Curiosity sponsors all learning. Being interested in the world around them comes naturally to children, but by hammering them with facts in every field and leaving little or no energy, focus, or time for exploration on their own we send the message that we already have all the answers. All has been explored, no point in wondering if you can just google the answer.

It’s pride — the dangerous, “mother-of-all-sins” sort of pride. Your average student prefers to goof off than do anything productive, challenging, or hard by the time they hit early high school because this lesson is so ingrained. They’re already looking at school more like a prison, an “end” of education instead of a place to receive enlightenment.

Use this time to find the chinks, the gaps in the net that can spark that wonder again and incite investigation and exploration and experience. The best part? The most effective way is also the easiest: Model curiosity yourself, and get caught learning something new by your kids.

6: Look at Options Other Than College

College entrance isn’t the real goal, not for a lot of people. It might be socially expected and it might be helpful, but it’s a huge investment of time and money — not to mention overshadowing the last two years of high school when your child’s attention is split between hard courses, a demanding social calendar, extracurricular involvement like sports and clubs, hobbies and performances and competitions, and dipping their toes into the job market for the first time as well.

Take a serious look at if the tens of thousands of dollars and years of time will actually pay off for your child. Each case is different, but about 1-in-4 degrees never pay off and if you don’t have all the cash up front you might well be encouraging your child to take on debt that will “overshadow them for most of their lives.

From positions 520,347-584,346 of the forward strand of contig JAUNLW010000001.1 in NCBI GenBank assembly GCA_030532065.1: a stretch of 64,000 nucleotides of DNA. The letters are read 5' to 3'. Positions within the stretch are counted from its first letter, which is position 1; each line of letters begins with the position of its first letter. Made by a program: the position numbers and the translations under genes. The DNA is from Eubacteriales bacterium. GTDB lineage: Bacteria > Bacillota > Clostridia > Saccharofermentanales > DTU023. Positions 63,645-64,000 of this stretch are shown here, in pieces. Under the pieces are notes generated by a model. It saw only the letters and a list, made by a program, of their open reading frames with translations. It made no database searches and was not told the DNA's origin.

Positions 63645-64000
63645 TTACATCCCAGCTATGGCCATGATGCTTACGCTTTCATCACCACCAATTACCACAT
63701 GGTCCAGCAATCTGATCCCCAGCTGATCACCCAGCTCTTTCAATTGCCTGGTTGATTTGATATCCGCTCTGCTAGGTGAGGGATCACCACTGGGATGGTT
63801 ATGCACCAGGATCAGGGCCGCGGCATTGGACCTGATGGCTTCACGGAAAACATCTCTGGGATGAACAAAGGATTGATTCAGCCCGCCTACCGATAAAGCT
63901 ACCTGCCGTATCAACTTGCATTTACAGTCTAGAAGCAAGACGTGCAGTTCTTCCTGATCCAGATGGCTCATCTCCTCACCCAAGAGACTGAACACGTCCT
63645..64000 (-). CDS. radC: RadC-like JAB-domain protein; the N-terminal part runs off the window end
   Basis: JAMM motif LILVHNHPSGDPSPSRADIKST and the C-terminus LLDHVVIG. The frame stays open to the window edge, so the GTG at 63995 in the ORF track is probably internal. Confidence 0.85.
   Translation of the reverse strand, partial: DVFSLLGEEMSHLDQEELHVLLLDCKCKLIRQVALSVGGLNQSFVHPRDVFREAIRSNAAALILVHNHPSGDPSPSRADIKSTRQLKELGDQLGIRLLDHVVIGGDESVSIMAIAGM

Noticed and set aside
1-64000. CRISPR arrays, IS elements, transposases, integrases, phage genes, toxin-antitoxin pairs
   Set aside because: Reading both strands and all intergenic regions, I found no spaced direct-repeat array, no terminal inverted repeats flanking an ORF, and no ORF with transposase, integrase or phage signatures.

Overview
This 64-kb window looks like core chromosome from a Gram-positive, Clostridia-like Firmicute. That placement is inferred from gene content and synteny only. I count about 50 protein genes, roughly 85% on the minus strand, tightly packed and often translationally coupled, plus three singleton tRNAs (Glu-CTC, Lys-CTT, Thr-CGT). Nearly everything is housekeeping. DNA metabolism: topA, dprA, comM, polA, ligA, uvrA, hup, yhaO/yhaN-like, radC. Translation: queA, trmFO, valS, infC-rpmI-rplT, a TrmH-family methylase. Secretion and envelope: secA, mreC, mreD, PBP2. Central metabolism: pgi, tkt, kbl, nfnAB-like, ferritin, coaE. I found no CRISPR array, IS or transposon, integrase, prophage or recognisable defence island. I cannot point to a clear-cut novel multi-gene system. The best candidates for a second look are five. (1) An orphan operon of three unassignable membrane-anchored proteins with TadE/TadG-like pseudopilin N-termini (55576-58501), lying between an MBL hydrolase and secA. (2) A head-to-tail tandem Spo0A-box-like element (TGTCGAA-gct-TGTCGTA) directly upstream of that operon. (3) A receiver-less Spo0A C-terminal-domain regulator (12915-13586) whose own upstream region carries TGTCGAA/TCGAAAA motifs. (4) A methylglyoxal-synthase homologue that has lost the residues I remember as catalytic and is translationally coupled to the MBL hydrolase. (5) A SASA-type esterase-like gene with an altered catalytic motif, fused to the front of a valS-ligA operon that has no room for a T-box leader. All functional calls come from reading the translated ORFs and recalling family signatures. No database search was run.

Do the math, and be a little jaded: Costs are rising everywhere and returns continue to look worse and worse. A monthly debt payment means they’re “locked in” once they find a job, married to the regular income and at the mercy of layoffs, downsizing, economic downturns, and agreeing to suspend all other investments for years to come by borrowing all that money forward.

7: Take Ownership of the Future

Help your child to make plans and set goals for their own life. Hold them accountable and encourage them toward it. Nobody hands you (or them!) the life you want, so teaching them to look to the future and work instead of complaining is a key lesson that will make them happy and successful.

In traditional schools, all the goals are assigned. There is very little self-directed executive function, and little opportunity for true leadership or self-discipline in the face of long rulebooks and constant monitoring and managed time. A child must be taught how to chase their dreams in order to stand a chance of catching them.

Bonus 8: Discover and Use Alternative Resources

Sign up for the summit I’m hosting where speakers cover all these topics and more. Rest assured, this isn’t just a group of talkers: All are parents and they come from all walks of life. No echo chamber here!

Come make a plan that fits your family’s needs. No need to go it alone, reinvent the wheel, or depend on the System. I guarantee you’ll find something you can use.

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Paul Alan Aspen

Paul Alan Aspen

civanpro.com - I help visual designers get recognized by telling stories of their skills in a way clients will understand - courses & writing services for hire